San Jose Firefighters in Breach of Contract: Supervisor

View Comments (
)
|
Email
|
Print

    NEWSLETTERS

    Another Santa Clara County supervisor is calling for more accountability from the San Jose Fire Department. Kris Sanchez reports.

    Another Santa Clara County supervisor is calling for more accountability from the San Jose Fire Department.

    The department is currently in breach of its contract for failing to respond to Code 3 calls -- so-called "lights and sirens" calls -- within eight minutes 90 percent of the time. SJFD has missed its target times for more than a year.

    "EMS response time was dropping like a rock," said Dave Cortese, Santa Clara County supervisor. "We need to hold them accountable, our contract says we can hold them responsible and I think our public expects us to hold them accountable."

    Cortese joins Supervisor Joe Simitian in calling for answers and change. But they differ in how to make that change happen.

    San Jose Fire Department's Response Times Under Scrutiny

    [BAY] San Jose Fire Department's Response Times Under Scrutiny
    Show up faster or we'll cut your funding. That's the stern message the Santa Clara County supervisors are giving to the San Jose Fire Department, which has failed to meet response-time expectations. Kris Sanchez reports.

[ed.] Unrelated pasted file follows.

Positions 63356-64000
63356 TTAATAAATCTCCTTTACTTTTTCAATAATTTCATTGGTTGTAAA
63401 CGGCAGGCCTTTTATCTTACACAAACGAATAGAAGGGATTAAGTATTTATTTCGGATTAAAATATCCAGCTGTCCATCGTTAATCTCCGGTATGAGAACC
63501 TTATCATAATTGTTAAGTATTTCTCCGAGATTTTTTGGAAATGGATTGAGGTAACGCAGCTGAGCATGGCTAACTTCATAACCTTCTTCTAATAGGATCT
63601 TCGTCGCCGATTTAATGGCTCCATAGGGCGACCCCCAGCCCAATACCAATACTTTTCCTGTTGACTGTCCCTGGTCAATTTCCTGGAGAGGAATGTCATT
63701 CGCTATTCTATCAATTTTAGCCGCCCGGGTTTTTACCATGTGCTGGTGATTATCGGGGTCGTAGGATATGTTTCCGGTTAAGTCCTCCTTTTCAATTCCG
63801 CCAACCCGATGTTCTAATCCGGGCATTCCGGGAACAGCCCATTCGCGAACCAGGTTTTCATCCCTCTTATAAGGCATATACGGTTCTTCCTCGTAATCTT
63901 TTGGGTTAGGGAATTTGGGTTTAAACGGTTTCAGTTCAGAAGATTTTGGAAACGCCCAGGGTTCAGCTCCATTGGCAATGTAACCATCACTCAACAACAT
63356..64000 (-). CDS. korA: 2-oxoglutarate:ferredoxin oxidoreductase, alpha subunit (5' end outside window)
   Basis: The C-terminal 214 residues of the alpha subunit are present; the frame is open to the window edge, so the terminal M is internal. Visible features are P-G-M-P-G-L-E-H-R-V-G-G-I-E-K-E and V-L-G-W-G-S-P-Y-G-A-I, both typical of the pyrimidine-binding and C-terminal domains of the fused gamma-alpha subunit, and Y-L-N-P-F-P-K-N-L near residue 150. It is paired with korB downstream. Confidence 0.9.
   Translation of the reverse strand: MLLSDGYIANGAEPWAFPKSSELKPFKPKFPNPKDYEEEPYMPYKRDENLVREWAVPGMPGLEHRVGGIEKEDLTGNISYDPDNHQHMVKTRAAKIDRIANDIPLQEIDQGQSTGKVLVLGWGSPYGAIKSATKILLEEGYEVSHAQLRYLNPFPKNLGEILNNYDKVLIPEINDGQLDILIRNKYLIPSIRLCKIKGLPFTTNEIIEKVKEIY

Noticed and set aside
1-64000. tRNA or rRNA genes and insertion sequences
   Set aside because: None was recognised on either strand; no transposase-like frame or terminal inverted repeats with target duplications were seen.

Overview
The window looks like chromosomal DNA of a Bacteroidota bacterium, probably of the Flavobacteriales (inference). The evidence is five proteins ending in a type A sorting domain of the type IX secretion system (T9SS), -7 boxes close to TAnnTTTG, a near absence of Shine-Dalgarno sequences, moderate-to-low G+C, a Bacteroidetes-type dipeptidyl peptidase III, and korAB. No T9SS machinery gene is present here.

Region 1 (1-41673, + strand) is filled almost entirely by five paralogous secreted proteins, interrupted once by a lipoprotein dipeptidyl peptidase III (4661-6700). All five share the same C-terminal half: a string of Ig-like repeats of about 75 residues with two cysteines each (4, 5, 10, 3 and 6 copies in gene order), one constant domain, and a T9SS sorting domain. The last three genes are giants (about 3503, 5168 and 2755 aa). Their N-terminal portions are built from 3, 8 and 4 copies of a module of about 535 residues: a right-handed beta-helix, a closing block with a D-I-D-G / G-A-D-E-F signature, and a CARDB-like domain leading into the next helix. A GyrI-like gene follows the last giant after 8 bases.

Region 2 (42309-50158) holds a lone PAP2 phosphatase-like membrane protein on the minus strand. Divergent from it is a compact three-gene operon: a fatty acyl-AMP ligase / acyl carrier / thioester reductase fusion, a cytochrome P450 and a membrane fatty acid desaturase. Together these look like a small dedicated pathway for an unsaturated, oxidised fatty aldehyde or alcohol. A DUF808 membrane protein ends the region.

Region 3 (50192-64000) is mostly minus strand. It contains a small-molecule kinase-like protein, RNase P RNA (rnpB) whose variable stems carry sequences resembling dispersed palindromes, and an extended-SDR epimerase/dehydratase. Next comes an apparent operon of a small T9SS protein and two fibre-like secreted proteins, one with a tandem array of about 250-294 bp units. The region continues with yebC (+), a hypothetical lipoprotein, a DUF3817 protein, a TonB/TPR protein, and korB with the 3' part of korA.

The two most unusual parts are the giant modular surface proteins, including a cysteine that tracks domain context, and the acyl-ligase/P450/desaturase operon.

MORE: San Jose Fire Department's Response Times Under Scrutiny

    Simitian proposes holding hundreds of thousands of dollars in incentive pay until the firefighters turn things around. Cortese, however, said withholding the $800,000 would make things worse.

    "What I'm proposing is that we release the money that would go to them right now but only under the condition that they submit to a 30-day remedial plan and that for the next five months they meet the 90-percent response time that they're supposed to," Cortese said.

    San Jose Fire Department Cleo Doss said any cut in funding will cut tot he bone. As it stands, the department can't make the 90-percent target with its existing staffing, he said.

    The national standard calls for two firefighters per thousand residents. San Jose is not close with a 0.3 average per thousand residents.

    "At our height we were looking at about 200 to 205 folks on duty per shift," Doss said. "Now we're about 176 on duty per shift, so it makes it very difficult to keep up because the calls are not going to go away."